Arriving early is usually a good thing, but not so much when the temps outside read 19ยบ and it's still dark. I passed some time tying up a leader for Jeff, but it still seemed to take forever for the sun to show. Not sure if it was the cold, or we just suck, but the first stop didn't give up any fish. It's definitely one of my favorite spots (it's where I lost that fish on our first trip there) so it seemed to be a bad omen that no fish were willing to play. The second stop told a different story, one with lots of willing fish. The first few we found were small bows, but Weston found a great fish that liked what he was serving up. The fish didn't feel like coming into the net too easily though, and instead dove into the cut bank at our feet. It seemed like the fish had found a way out, but Weston didn't give up that easily. Instead, he handed me the rod and proceeded to move rocks and reach his arm down into a hole, soaking his arm, and pulled the fish out. He definitely earned this slab of a fish! After a quick pic he released the fish to fight another day and went remedy what the ice cold water had done when he stuck his arm into it. 

It was definitely Jeff's turn, but my Dad decided to cut in (mostly just joking, I think...) and hooked into a sweet tiger trout. "Holy crap he hit hard!" Tiger trout are a hybrid fish, a cross between a male Brown Trout and a female Brook Trout. They're named "Tiger Trout" because of the vermiculations which make it look like they have tiger-esk stripes. These fish seem to love streamers and I think they fight as hard (or harder) than any other kind of trout. 

Dad was happy, Jeff was not. Not knowing how fishing was going to hold up at this spot, and not knowing how many spots would be available on this holiday weekend, I was worried that Jeff's chances for a lunker weren't too good. I wandered off to check out fishing at a different pond, but came running back when Jeff hollered that he had a good one. He played it perfectly and managed to keep it out of the weeds while I readied the net. The fish was definitely one of the prettiest rainbows I've seen and I couldn't have been happier for my brother as it slid into the net. I held the beauty up for a moment and a picture before letting it go. 

I headed back to where I'd left my rod and started catching more, and bigger fish than I deserved. Well, I started out by hooking and losing three large fish before getting my first nice one in. Luckily, Weston and Dad were there to help with net because the banks were muddy and slick.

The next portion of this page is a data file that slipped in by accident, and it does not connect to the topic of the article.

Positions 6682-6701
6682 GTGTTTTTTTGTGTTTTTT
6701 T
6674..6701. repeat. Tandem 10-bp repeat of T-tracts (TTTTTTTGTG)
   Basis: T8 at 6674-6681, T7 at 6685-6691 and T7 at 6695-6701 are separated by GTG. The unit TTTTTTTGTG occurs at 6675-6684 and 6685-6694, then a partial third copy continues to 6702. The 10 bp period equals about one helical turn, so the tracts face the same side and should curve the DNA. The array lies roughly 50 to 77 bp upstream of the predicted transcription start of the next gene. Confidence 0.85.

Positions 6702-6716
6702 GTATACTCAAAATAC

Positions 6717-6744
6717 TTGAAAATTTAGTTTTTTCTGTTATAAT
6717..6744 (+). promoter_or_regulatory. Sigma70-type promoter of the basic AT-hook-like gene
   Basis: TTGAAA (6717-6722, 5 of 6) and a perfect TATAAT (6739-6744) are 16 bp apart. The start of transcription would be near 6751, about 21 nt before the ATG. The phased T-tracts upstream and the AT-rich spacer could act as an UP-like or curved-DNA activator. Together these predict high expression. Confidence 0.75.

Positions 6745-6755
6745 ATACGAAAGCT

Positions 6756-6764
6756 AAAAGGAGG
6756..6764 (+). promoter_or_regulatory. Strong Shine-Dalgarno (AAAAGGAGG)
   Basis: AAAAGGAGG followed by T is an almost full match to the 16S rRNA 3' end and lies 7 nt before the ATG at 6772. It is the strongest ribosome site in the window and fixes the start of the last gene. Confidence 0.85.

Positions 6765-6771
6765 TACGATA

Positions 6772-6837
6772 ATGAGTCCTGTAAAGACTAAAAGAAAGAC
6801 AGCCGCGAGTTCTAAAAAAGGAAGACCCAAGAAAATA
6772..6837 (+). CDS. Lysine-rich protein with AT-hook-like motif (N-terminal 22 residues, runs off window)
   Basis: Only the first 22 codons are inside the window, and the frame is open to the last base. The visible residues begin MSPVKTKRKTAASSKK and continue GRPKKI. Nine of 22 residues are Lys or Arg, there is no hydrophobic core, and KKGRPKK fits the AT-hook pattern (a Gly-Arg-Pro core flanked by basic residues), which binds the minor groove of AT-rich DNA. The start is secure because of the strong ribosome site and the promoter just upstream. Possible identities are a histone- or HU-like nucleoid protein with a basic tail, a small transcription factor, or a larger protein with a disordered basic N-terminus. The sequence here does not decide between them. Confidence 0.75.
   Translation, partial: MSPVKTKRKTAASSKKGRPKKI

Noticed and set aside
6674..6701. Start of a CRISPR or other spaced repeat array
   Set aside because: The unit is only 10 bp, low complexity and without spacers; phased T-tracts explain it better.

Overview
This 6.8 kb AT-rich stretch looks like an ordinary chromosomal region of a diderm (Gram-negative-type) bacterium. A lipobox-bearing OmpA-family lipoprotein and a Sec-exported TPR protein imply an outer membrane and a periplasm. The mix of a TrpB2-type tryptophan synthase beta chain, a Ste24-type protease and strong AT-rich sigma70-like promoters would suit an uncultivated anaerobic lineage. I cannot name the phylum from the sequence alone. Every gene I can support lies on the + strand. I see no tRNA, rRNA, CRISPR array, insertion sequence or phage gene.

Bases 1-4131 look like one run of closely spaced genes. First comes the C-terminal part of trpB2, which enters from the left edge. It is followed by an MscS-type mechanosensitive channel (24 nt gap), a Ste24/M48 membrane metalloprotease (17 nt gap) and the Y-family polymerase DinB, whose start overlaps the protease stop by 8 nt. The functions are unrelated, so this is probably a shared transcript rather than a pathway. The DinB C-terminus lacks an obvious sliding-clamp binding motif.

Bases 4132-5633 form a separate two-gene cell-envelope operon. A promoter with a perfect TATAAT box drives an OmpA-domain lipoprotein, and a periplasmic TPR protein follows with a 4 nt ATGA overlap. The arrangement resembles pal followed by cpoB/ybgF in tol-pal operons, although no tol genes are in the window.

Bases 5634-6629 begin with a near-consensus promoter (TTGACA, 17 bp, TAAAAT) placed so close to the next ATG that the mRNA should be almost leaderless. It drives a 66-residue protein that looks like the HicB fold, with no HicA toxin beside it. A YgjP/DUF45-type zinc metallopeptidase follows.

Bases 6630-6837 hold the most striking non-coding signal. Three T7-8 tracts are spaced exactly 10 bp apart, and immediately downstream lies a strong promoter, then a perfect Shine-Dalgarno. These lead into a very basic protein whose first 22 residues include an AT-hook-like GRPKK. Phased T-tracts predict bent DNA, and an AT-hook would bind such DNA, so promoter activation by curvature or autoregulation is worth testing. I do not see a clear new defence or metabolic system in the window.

The next good fish I hooked is definitely one I won't soon forget. It was a large fish, so Weston grabbed the net and carefully got into position near the water. Jeff came over to video the fight. When the fish pulled my line across Jeff's field of view he tried to move in order to stay out of the way, but because he was looking at the camera Jeff didn't realize he had gotten too close to the slippery bank and his feet went out from under him. Jeff landed on his back and slid down into the water, only stopping with a hand from Weston. I continued fighting the fish while laughing at my brother's situation (as only a brother can). The only thing dirtier than his entirely mud covered back and legs was the stream of profanities exclaiming his predicament. With Jeff up the hill and off to try and clean up, Weston returned his focus on helping me with the fish that somehow was still on my line. Another great fish!

A lot of great fish were caught and some great memories made. Never pass up an opportunity to be in the outdoors with family, it's one of the best experiences you'll ever have. Even if it's cold, even if not everything goes your way, even if you fall in the mud. It's always worth it.

Hope you're as lucky,

PS. I ended the epic day with another great fish!

PPS. It may take a couple of days, but watch for the video of this trip on our YouTube channel! LINK 

Tuesday, January 9, 2018

Last Fish, First Fish

Atley and I decided to make a video of closing out 2017 and starting our new fishing adventures in 2018 but getting started took a little more effort than we expected. 

Hope you're as lucky,